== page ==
It’s another big achievement in the world of healthcare. The latest breakthrough involved a research team from London’s Imperial College, who was just awarded $50,000 for their eye-controlled, artificially intelligent wheelchair for people with disabilities.
The research prize has been awarded to the research team as part of the Toyota’s Mobility Unlimited Challenge Discovery Award, which is funded by Toyota Mobility Foundation and run by Nesta’s Challenge Prize Centre. The research prize is expected to help the research team in their AI-powered wheelchair project.
About the new wheelchair technology
The artificially intelligent wheelchair operates by reading the user’s intentions from their eye movements. This means that if the user can move their eyes to look for new direction, they can drive the eye-controlled, artificially intelligent wheelchair.
Dr. Aldo Faisal of the Imperial’s Departments of Computing and Bioengineering is leading the Imperial College’s research team. Faisal claims that the newly developed wheelchair uses a combination of artificial intelligence (AI) and LiDAR technology. By using these technologies, the self-driving AI-powered wheelchair will be able to help people navigate their homes and even the world outside.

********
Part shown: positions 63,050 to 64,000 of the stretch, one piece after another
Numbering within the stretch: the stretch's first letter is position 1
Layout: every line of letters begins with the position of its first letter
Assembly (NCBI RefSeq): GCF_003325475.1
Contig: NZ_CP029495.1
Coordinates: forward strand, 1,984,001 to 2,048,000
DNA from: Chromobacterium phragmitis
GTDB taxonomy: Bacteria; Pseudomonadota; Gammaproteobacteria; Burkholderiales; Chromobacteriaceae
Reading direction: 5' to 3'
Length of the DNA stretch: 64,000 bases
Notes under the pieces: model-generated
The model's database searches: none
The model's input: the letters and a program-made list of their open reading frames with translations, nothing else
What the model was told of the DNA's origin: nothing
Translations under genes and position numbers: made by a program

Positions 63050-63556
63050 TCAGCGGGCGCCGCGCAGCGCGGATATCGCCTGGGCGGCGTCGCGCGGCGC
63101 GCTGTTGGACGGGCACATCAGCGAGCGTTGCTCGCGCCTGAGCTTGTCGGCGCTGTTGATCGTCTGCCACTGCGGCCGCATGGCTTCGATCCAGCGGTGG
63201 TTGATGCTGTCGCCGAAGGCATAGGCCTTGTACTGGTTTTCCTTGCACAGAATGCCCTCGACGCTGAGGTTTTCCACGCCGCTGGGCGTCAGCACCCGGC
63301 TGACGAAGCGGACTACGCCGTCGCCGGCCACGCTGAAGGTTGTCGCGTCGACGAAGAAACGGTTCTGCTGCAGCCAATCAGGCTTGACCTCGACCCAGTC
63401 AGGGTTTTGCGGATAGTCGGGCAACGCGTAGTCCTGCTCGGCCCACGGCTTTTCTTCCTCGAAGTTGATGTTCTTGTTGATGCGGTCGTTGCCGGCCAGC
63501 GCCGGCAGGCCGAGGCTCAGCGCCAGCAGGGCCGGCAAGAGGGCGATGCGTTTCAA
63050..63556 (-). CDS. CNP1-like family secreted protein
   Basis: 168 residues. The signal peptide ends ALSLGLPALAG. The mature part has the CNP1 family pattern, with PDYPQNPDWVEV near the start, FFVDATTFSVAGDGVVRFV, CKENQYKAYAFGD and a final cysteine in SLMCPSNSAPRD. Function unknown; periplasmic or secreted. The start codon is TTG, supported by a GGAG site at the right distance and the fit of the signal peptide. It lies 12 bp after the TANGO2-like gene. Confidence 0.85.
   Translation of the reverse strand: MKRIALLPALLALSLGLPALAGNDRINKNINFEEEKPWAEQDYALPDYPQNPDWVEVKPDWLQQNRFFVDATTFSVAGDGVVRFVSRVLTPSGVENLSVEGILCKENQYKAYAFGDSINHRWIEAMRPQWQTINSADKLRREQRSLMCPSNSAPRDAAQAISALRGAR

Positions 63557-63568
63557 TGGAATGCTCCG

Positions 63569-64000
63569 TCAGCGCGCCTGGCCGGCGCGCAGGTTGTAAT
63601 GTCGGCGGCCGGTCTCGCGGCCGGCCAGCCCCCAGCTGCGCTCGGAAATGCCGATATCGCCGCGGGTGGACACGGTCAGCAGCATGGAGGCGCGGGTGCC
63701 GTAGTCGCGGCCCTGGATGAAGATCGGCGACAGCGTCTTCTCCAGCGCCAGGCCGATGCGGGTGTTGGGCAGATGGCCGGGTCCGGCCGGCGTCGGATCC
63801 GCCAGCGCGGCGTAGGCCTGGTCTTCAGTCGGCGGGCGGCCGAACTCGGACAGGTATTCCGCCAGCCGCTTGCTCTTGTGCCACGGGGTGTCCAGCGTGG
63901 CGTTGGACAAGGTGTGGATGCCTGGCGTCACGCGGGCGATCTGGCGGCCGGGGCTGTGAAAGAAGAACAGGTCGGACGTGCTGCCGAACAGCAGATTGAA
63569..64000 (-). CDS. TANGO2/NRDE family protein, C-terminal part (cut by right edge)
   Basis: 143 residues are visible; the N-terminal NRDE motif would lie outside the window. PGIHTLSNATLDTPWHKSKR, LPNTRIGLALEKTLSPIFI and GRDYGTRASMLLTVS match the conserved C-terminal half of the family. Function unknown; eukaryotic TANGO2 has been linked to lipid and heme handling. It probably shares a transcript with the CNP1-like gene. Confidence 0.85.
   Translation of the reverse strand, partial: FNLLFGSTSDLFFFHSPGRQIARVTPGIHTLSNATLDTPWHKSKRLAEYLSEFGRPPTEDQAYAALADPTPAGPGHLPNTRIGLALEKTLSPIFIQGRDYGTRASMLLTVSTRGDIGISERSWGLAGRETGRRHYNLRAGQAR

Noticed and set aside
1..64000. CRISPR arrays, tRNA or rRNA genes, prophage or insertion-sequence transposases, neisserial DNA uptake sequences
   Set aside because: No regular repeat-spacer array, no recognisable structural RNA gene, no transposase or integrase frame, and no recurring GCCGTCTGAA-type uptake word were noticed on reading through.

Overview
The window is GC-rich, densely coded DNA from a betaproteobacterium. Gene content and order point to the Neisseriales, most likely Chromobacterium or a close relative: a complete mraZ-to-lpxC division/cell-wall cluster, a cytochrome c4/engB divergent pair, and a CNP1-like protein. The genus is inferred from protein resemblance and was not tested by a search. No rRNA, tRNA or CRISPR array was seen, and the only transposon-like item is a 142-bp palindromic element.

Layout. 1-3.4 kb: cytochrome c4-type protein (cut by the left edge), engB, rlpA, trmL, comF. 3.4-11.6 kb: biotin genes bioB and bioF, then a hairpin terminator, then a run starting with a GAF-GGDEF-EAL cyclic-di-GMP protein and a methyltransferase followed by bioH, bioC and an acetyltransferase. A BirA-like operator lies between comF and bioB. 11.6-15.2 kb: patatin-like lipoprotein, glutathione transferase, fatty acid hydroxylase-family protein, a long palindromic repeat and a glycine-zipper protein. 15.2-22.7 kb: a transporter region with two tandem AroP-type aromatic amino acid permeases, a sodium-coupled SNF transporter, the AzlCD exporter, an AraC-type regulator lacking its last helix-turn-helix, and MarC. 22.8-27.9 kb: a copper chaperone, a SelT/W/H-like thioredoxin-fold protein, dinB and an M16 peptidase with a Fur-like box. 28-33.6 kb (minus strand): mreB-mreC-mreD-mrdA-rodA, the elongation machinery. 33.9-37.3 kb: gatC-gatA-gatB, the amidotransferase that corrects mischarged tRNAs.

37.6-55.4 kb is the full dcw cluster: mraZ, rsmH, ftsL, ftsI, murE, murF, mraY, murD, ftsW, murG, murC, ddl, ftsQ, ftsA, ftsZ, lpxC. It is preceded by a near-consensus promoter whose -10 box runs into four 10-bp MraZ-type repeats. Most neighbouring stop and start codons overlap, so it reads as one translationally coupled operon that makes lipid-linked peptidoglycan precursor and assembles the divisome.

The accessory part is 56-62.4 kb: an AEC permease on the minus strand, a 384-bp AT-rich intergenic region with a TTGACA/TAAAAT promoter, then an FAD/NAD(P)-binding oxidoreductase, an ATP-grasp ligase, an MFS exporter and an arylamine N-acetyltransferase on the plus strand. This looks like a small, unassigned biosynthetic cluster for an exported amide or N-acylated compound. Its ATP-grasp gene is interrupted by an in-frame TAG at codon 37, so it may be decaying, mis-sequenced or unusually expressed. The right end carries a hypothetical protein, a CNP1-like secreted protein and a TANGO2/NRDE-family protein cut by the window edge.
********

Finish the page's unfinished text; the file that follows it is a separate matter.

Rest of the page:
How the eye-controlled, AI-powered works
To drive the wheelchair and avoid a collision, the AI-powered wheelchair use existing technologies, such as eye tracking system, artificial intelligence, and LiDAR (Light Detection and Ranging) technology.
The LiDAR technology, an infrared-based sensor commonly used in self-driving vehicles, is used by the wheelchair’s AI system to generate a 360-map of the user’s driving environment. The wheelchairs eye tracking system collects information about the user’s eye movements and then it sends this info to the AI system. After it received the collected data, the AI system will define where the self-driving wheelchair should move to and guides it to avoid a collision.
The new wheelchair is expected to help people with mobility issues and them be more independent at a very low cost.
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